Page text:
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RECITAL REVIEW

Violinist Itzhak Perlman

PERLMAN TRIUMPHS IN LOW TEMPERATURE SOLD OUT WEILL HALL RECITAL

by Terry McNeill
Sunday, September 15, 2019

Itzhak Perlman did a rare thing for a classical musician in his Sept. 15 recital – he sold out Weill Hall’s 1,400 seats, with 50 more on stage. Clearly the violinist has an adoring local audience that came to hear him perform with pianist Rohan De Silva in a concert of two substantial sonatas mixed with lightweight fare and jovial commentary from the stage.

In each of his two Weill appearances over six years the artist has performed a conventional and conservative program that was designed more to entertain than to challenge listeners, but the musical entertainment was as usual of a felicitous nature that featured his legendary silvery string sound at the expense of sonic power and thematic projection. This was immediately apparent during the entire first half during Beethoven’s charming E-Flat Major Sonata (Op. 12, No. 3) and the brilliant Franck A Major.

Playing from score throughout Mr. Perlman had an uneasy start in the early Beethoven, with uneven pitch and Mr. De Silva’s piano sound covering the violin line, and that at often half pedal. Clarity emerged in the wonderful adagio and the playing solidified, although the violinist slid quietly into the final note. Most of the thematic interest in the concluding Rondo was carried by Mr. De Silva, though Mr. Perlman found the fast tempo easily agreeable.

Franck’s great Sonata from 1886 should have been the afternoon’s big success, and the violinist charmingly mentioned to the audience that in a backstage discussion with Mr. Franck (he died in 1890!) appreciative clapping should wait until the entire work is played. How was the Franck played? It was a low temperature reading without power at the many places the score seems to demand. Mr. Perlman had a sweet tone at low volume but didn’t project the seminal themes in the allegro. More interesting playing came from the pianist with subtle ritards, inner voices and changing phrases in repetitions. The two dramatic downward drives to bottom bass notes (piano) juxtaposed with high violin notes, the Sonata’s heart, never soared with emotional heat.

Mr. Perlman’s best playing in the Franck came in the Fantasia, where below mezzo forte his tone color gleamed over long sustained notes, though pitch problems again reappeared. Mr. De Silva contributed novel phrasing in this beguiling movement, and the concluding allegretto was played graciously at a judicious tempo.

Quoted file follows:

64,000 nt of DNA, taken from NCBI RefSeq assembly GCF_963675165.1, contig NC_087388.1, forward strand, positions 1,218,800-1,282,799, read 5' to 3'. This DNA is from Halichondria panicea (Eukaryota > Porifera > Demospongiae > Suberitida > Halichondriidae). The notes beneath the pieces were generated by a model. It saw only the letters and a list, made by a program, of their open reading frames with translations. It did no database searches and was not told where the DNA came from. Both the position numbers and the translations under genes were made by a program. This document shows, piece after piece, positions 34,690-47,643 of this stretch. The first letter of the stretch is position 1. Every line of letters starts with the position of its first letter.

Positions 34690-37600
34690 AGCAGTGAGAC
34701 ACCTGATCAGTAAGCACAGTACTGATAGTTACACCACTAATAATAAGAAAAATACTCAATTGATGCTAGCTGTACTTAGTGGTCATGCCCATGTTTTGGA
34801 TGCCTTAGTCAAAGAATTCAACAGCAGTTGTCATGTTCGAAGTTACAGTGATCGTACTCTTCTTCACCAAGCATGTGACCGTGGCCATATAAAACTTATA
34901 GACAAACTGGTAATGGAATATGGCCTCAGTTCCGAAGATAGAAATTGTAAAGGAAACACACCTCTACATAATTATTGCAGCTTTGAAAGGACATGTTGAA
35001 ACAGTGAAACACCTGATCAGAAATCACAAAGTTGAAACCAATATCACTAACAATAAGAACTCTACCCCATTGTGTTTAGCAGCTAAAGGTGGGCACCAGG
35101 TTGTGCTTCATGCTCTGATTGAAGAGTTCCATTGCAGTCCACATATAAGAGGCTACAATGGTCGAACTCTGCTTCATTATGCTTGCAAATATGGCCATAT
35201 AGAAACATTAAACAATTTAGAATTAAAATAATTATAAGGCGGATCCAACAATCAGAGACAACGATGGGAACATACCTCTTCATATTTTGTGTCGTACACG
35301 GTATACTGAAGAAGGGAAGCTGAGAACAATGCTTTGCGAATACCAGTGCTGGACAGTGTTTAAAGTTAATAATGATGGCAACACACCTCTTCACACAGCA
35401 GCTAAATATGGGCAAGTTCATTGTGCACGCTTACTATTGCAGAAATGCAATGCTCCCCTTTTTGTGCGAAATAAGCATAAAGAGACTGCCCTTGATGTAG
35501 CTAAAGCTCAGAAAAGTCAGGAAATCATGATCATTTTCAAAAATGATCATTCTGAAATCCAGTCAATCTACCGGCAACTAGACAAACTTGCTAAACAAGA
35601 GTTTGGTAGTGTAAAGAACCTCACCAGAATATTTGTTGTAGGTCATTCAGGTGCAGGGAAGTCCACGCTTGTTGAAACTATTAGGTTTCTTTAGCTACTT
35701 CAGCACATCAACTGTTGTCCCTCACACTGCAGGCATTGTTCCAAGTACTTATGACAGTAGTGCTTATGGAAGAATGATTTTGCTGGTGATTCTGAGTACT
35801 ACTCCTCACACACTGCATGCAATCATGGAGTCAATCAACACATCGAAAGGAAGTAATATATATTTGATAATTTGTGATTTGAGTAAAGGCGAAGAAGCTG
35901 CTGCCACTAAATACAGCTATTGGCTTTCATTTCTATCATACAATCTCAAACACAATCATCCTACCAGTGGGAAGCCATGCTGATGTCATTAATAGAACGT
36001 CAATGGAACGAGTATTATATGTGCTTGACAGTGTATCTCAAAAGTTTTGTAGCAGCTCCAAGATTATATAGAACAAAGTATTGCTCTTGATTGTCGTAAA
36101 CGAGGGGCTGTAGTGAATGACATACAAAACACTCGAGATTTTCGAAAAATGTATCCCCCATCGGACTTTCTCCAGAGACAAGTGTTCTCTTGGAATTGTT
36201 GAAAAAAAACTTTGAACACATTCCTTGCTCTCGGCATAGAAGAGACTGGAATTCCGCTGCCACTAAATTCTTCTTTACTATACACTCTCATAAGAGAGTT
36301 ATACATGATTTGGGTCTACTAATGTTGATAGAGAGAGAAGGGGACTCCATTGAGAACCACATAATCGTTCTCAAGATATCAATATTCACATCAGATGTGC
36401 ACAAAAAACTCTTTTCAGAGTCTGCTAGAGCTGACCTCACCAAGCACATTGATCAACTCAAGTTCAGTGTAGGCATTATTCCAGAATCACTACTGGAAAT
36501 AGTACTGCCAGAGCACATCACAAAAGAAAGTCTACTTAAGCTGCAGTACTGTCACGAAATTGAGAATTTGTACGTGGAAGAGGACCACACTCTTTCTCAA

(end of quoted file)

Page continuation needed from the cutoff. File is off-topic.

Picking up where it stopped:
The jaunty Dvorák G Major Sonatina (Op.100) found Mr. Perlman in his best form, where his restrained playing worked well to highlight the folk melodies and sprightly dances in the four movements. There were evocative flute effects and light lyricism in each part, underscoring the friendly Dvorak harmonies that were inspired by the composer’s American residence. The audience loved the interpretation, as did I.

As in past recitals the violinist and pianist then return to the stage with an array of more sheet music, and Mr. Perlman coquettishly fishes through some, nods to the pianist and mugs the audience with a looks of “well, this might be good” or “hmmm, haven’t see this one before.” This schtick belies the obvious, that the duo knows exactly what they are going to play as announced encores, and have rehearsed each carefully. Admiration from the audience was immediate, and five pieces followed: a baroque work that was nearly a perpetual mobile; Tchaikovsky’s lovely Op. 2 Chanson Sans Perole in the Kreisler arrangement, where the violinist made a pun on the jailhouse word “parole,” and surprisingly his intonation in this short piece was insecure; Prokofiev’s March from the opera “Love for Three Oranges” in the Heifetz arrangement; John Williams’ memorable theme from the movie “Schindler’s List” (a Perlman staple); and finally Wieniawski’s virtuosic A Minor work from the Etudes-Caprices of Op. 18.

Mr. Perlman’s persona and audience rapport were a delight to behold, and a Weill full house (for a classical performer) is quite uncommon. At age 74 the violinist seems content to play repertoire that matches his reserved interpretative goals and impeccable musical taste.